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Microsoft Windows 11’s maiden voyage was cut short by a recently discovered privilege escalation vulnerability that has yet to receive a fix. Dubbed SeriosSam after the eponymous video game character, this bug extends to most Windows 10 versions, including the pre-production version of Windows 11, set to debut in October. In regards to the impact, Microsoft stated that attackers using the SAM (Security Account Manager) avenue can easily run malicious arbitrary code with SYSTEM-level privileges.

SeriousSAM and Volume Shadow Copy Service

Earmarked CVE-2021-36934, the vulnerability has a “functional” exploit code maturity, meaning that the bug itself can be exploited, regardless of context. Summarizing the vulnerability under the CVE-2021-36934 entry, Microsoft remarked that the defect is endemic to Windows 10 machines with “overly permissive ACLs on multiple file systems”.

If successfully exploited, the attacker can run custom code with SYSTEM-level privileges, install backdoors (i.e. vulnerable software components), and even enact local machine accounts with administrative privileges.

Because SeriousSAM exploits the SAM (Security Account Manager) service chain, Microsoft has advised Win10 users to delete existing Shadow Copies and system restore points, a workaround that could greatly impact backup and data restoration operations. In addition, deleting shadow copies and restoration points could make the affected machines even more vulnerable to ransomware attacks.

Volume Shadow Copy Service (VSS) – SeriousSAM Exploitation Mechanism Primer

Security Account Manager or SAM is a local database whose purpose is to store local groups and user accounts – a treasure trove coveted by anyone seeking to infiltrate a machine, even more so considering that SAM is located in Windows Registry. The Security Account Manager contains hashed credentials and network information that could be leveraged at a later time for lateral movement, persistence, action on object, and data exfiltration.

The ‘royal road’ to SAM and other sensitive databases (e.g., System and Security located in the same System32 folder) is the VSS (Volume Shadow Copy Service), Windows-native backup & restoration service that coordinates the interaction between backup applications, data that needs to be backed-up, and the software and hardware storage management that supports the entire process.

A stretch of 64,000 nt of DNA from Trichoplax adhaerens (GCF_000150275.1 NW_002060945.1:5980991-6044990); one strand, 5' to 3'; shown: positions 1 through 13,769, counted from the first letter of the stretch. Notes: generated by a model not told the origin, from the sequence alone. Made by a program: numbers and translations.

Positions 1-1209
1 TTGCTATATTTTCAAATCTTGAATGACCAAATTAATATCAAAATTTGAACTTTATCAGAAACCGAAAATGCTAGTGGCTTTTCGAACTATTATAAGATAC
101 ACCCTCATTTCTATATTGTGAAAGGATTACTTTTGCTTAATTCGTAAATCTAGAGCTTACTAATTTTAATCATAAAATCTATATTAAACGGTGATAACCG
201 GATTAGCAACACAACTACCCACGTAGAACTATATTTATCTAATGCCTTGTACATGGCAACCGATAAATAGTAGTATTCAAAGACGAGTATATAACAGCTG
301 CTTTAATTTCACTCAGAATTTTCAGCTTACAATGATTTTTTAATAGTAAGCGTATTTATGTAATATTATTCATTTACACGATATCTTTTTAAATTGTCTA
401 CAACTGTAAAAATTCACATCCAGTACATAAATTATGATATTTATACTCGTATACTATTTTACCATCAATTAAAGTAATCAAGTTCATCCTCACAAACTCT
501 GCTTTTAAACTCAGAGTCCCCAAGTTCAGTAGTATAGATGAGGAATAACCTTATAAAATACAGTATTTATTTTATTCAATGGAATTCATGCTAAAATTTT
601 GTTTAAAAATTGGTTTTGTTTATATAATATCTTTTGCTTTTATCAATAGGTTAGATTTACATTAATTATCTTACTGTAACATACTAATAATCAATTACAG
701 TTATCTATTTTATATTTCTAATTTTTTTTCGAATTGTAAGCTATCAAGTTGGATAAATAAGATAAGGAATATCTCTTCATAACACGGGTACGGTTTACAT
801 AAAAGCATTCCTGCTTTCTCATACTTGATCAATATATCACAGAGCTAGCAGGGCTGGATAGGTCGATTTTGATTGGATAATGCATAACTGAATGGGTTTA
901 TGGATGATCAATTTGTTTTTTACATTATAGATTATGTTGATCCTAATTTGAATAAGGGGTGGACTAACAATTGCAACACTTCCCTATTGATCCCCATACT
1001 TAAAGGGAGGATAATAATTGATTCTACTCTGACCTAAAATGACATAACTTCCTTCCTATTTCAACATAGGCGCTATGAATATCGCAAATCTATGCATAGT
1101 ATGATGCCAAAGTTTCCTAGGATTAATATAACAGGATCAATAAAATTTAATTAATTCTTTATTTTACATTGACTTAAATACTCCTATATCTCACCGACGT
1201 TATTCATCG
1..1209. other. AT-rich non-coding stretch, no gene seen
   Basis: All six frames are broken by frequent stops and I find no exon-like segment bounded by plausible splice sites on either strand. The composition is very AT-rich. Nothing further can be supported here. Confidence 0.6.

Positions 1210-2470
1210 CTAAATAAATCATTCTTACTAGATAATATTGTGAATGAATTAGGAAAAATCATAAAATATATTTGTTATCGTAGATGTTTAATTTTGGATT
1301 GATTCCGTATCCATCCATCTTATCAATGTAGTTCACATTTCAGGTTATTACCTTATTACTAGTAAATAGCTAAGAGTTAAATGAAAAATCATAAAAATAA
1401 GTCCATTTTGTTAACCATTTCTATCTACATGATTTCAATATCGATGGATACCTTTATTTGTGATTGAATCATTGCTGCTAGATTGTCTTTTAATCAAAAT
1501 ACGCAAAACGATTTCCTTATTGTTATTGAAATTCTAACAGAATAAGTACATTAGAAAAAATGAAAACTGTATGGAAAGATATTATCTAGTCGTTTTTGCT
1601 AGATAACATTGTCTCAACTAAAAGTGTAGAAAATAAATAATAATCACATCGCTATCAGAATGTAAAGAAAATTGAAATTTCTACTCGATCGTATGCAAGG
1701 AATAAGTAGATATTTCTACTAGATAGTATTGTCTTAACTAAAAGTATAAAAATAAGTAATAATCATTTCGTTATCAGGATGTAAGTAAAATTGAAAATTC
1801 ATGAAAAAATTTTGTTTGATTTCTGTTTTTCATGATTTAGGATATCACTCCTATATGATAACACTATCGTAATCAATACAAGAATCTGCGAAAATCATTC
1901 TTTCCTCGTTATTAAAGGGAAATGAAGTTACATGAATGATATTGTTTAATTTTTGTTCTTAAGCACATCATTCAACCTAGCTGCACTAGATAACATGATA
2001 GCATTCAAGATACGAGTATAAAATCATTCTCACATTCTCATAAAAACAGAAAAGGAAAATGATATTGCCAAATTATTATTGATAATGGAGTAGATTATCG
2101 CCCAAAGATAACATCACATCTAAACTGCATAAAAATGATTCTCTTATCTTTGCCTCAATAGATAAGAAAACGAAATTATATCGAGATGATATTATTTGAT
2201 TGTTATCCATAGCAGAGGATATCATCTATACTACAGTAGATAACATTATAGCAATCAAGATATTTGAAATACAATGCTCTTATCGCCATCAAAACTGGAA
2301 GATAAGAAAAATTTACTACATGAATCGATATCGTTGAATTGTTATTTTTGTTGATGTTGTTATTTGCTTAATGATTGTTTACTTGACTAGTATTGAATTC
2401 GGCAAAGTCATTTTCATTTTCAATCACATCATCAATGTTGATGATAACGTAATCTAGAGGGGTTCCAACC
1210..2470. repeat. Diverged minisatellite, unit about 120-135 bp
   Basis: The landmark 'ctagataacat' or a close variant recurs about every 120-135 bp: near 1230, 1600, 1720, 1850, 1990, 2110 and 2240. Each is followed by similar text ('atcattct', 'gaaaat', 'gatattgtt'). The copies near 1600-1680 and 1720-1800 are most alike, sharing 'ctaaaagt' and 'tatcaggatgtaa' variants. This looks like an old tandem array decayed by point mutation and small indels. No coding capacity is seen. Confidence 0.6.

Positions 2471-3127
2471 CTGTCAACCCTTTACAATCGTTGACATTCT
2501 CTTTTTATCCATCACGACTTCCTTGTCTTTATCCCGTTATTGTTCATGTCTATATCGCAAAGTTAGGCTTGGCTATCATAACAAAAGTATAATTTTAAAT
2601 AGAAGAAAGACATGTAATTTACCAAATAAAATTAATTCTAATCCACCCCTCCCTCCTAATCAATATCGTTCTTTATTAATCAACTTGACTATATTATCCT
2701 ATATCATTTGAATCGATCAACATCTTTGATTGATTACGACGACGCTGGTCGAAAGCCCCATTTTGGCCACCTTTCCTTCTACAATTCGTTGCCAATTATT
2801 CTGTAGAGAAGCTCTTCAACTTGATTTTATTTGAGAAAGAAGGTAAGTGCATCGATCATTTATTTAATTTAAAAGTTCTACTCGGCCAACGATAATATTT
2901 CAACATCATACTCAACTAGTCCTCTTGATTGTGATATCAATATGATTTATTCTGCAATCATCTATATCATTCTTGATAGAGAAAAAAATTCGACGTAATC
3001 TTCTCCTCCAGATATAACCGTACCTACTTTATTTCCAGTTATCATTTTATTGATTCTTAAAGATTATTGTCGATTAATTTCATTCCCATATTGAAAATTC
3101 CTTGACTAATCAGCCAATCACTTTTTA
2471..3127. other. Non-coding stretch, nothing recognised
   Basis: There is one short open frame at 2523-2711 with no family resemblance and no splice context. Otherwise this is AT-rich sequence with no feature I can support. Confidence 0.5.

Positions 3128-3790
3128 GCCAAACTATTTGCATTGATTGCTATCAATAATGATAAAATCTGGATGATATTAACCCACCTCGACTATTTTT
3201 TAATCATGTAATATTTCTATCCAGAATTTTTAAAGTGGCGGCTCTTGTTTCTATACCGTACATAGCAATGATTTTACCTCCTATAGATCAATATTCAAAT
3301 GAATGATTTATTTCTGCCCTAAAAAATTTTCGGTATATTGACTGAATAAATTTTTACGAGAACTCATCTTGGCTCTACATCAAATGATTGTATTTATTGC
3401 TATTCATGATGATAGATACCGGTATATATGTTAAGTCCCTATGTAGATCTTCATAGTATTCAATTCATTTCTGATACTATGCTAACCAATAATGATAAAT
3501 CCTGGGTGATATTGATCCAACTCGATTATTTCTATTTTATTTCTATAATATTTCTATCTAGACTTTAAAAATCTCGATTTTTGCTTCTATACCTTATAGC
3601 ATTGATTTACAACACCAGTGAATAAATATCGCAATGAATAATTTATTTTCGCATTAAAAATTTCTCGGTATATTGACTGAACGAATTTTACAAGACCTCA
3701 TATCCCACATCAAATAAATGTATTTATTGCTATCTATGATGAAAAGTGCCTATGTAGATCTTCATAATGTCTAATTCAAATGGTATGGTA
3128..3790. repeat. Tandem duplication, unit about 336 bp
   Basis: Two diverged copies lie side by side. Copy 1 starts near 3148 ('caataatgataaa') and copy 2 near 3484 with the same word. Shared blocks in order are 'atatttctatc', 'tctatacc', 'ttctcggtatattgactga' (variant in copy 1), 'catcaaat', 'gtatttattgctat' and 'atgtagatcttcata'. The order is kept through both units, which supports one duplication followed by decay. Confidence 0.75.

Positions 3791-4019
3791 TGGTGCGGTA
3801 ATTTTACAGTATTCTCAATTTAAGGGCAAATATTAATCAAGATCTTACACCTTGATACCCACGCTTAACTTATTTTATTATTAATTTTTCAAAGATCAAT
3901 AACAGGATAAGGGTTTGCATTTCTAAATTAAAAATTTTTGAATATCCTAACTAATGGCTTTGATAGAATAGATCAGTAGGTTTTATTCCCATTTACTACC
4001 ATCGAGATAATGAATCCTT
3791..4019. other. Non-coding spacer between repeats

A shadow copy is different from a regular backup since it handles live processes and data in use – this is why they are also called point-in-time copies or snapshots. The best analogy would be the snapshotting system VMware employs to save virtual machine states (e.g. stable settings, infected vs. non-infected, etc.)

VSS snapshotting is a collaborative effort that entails the following components: writers, providers, service, and the requester. The service is the coordination mechanism, the requester is the one that creates the shadow copies, while the writer ensures data homogeneity. As for the provider, this component plays a vital role in shadow copy maintenance and, in some instances, in shadow copy creation, collaborating with the requester.

Despite their importance in system backup and restoration, shadow copies can be leveraged to ‘crack open’ the SAM database via LPE (local privilege escalation). SeriousSAM’s POC is valid if, and only if, shadow copies are enabled on the target machine. Even if the process is manually disabled on a machine, Windows Updates exceeding 100GB will require shadow copies to be enabled for successful .msi deployment.

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A Dire Dilemma for Anti-Ransomware Efforts

With the POC made public and Microsoft moving it to provide fixes for all affected builds, the available workarounds put Windows users in a difficult position – deleting existing shadow copies and shutting off the process will interfere with the backup and restoration, the two aforementioned processes would have to be carried out using alternative means.

Furthermore, many malicious actors would take advantage of the shadow copy service to facilitate infiltration and persistence – a tell-tale sign of ransomware infection is the removal of shadow copy volumes.